Chris: Well Jim Robbins was at Bogner, and I have been with Bogner for years, and he wound up over at Schecter. One day I got a package on my desk. I run a couple hundred studios in LA. I basically run studioís all day, so during the day, Iím something like a glorified accountant, and then at night, I play my music. So I got the pamphlet from Schecter and I looked at the guitars and I thought these guitars look really good. So I met up with Jim and he gave me a bunch of guitars and I finally settled on the solo6/SLS, and itís actually the best guitar I think I have ever played. I really mean that. I can play any guitar that I want, but I really fell in love with this guitar. They are going to make me a model and Iím working on exactly what I want. So that when somebody buys that guitar, itís going to be exactly what I play. There are a lot of things that are involved with it, like the fret size, we flattened the neck out. Instead of 12 its 17 for the radius, itís a compound radius. Itís got a German Floyd on it. Right now Iím using a fat finger on the head stock. I usually put a brass plate on the back of my head stock and it kills any dead spots. Almost makes it compress in a way, like you are using a compressor. So Iím getting all my Tís crossed and my Iís dotted, so when we make this model, when somebody goes into a store to buy it, that they are going to play a guitar that I can take off the rack and just play it.
Brian: Fantastic. So our listeners can look forward to a Chris Poland signature model coming down the line.
Chris: Yeah, and I think we are going to call it the ďThe Poltergeist.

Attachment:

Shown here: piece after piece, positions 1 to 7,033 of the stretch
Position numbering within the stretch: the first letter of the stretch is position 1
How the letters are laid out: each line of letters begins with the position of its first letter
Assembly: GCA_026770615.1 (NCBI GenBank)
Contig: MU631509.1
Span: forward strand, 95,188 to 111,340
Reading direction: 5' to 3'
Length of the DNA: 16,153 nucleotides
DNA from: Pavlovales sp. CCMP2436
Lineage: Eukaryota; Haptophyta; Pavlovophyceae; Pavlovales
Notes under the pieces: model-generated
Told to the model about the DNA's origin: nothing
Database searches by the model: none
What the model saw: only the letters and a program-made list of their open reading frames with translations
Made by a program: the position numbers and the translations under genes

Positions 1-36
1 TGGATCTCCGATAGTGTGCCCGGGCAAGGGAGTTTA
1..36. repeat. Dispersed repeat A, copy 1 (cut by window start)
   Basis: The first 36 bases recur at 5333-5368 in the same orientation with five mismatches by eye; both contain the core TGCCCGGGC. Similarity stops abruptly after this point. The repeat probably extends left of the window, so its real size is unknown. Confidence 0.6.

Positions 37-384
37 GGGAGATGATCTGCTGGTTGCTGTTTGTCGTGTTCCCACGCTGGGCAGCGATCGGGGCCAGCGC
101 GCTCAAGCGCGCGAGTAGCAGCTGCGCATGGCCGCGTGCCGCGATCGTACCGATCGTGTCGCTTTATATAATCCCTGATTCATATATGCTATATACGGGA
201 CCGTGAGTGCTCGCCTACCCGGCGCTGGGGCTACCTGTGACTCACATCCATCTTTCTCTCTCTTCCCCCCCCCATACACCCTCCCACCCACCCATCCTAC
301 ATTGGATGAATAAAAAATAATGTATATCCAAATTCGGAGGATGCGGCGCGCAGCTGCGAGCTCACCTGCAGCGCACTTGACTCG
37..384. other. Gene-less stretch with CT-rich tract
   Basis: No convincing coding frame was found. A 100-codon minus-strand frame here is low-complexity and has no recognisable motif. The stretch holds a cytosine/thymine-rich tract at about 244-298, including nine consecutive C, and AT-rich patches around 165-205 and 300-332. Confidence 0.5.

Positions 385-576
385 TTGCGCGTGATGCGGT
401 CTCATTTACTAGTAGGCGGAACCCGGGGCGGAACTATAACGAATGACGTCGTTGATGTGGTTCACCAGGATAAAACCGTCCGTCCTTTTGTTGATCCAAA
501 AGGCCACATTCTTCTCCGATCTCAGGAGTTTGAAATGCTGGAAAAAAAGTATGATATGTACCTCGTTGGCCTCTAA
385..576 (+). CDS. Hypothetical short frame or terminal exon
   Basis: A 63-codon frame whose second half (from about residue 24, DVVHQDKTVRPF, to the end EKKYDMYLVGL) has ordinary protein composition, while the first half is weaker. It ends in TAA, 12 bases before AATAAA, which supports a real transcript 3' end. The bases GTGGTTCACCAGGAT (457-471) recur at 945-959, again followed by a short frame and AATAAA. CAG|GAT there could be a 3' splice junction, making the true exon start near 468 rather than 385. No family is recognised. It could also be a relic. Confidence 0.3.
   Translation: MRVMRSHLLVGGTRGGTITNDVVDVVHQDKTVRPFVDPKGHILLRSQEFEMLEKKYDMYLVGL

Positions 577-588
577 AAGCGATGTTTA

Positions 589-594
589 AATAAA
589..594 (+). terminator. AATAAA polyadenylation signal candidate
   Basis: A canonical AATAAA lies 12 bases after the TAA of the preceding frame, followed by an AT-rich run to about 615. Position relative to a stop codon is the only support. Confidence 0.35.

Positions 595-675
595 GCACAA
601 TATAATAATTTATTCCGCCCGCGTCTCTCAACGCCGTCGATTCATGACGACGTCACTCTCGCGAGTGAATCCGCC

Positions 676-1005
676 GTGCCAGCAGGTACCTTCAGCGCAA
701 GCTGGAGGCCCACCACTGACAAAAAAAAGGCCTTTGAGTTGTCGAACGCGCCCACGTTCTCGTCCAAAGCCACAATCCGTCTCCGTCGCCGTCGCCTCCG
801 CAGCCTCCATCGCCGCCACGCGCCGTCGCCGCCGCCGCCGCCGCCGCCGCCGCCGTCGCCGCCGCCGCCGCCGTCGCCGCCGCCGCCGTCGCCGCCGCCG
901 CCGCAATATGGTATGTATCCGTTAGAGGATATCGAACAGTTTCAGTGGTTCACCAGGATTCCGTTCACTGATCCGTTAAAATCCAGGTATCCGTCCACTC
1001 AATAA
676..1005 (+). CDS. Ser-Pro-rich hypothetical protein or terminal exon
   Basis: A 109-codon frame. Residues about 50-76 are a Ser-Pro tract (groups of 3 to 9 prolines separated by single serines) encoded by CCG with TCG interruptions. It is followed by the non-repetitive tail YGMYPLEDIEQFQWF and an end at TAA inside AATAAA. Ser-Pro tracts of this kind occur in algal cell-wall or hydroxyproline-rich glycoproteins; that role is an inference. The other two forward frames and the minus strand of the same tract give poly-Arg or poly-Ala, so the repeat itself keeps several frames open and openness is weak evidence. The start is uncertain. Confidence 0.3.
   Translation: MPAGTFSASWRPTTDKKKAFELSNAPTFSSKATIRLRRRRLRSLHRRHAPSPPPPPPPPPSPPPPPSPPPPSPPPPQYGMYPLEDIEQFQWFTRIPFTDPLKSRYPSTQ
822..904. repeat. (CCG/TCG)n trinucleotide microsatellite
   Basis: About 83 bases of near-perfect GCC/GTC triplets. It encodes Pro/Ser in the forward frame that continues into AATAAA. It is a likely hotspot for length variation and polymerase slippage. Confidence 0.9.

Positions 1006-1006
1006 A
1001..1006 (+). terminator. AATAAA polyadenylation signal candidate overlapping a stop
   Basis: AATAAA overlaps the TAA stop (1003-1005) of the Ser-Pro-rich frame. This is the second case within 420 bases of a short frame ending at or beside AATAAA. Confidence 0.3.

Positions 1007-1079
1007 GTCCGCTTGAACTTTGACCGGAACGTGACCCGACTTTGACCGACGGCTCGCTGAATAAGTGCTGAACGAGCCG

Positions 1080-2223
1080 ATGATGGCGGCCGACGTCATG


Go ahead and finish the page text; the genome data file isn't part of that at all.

Brian: Oh, very cool!
Brian: Ok, letís go back in time a little bit. You first started playing guitar in high school. I know all the hard core Chris Poland fans know this story already, but I know that there are also a lot of listeners that that love your music who do not know it. So, if you can tell the story about the accident that you had where you severed tendons in your hand, which created your unique playing sound that you have to this day.
Chris: There is a guitar player in Los Angeles named Bob Robles. He is not a very well-known guitar player, but guys like Michael Landau and Scott Henderson, they all revere his playing. He actually told me, you know Chris, if you didnít cut your hand, you would have just been another guitar player. I actually kind of believe that now. There was something that happened, I was at school, it was a private school, and we didnít have that chicken wire in the windows on the door. There was an oak door and the hydraulic on it was broken. Some guy was messing with me and I was messing with him, I started chasing him and he ran into this lab and he slammed the door while I was coming through the door, and the glass broke on my left hand and my right hand hit the framing of the window. When it broke, he got all freaked out, he thought I was hurt, so he opened the door up and it just totally tore my hand to shreds. When I looked down, even before it started bleeding, you could see the bones in my hand. So I knewÖI totally went into shock. I didnít want to stand there and bleed all over the floor so I ran into the bathroom. Our science teacher, Mr. Burns, he finds me in the bathroom, Iím running water over my hand and looking at the bones, my tendons looked like sushi, you know. (laughs) So they drove me to Buffalo, and the doctor, who did all of the kneeís and other surgeries for the Buffalo Bills, he did my hand. He told my mom and dad that, you know, he is never going to play guitar again. You might want to tell him that. I had just got Birds of Fire by the Mahavishnu Orchestra and I was listening to all kinds of blues and stuff and I was like, there is no way that Iím just not going to play guitar again. So I worked my way around it. It turned out that I could play guitar and itís just that when you are young, you donít listen to what people say. Iím sure that if I was in my 30ís or 40ís, I would have said, you are right, I can never play guitar again. Back then, I was like, I donít care what you say, Iím playing guitar. (laughs)
Brian: Thatís amazing. What is more amazing is that the worst part of it happened to the index finger on your fret hand. How long was your rehab before you could start playing again?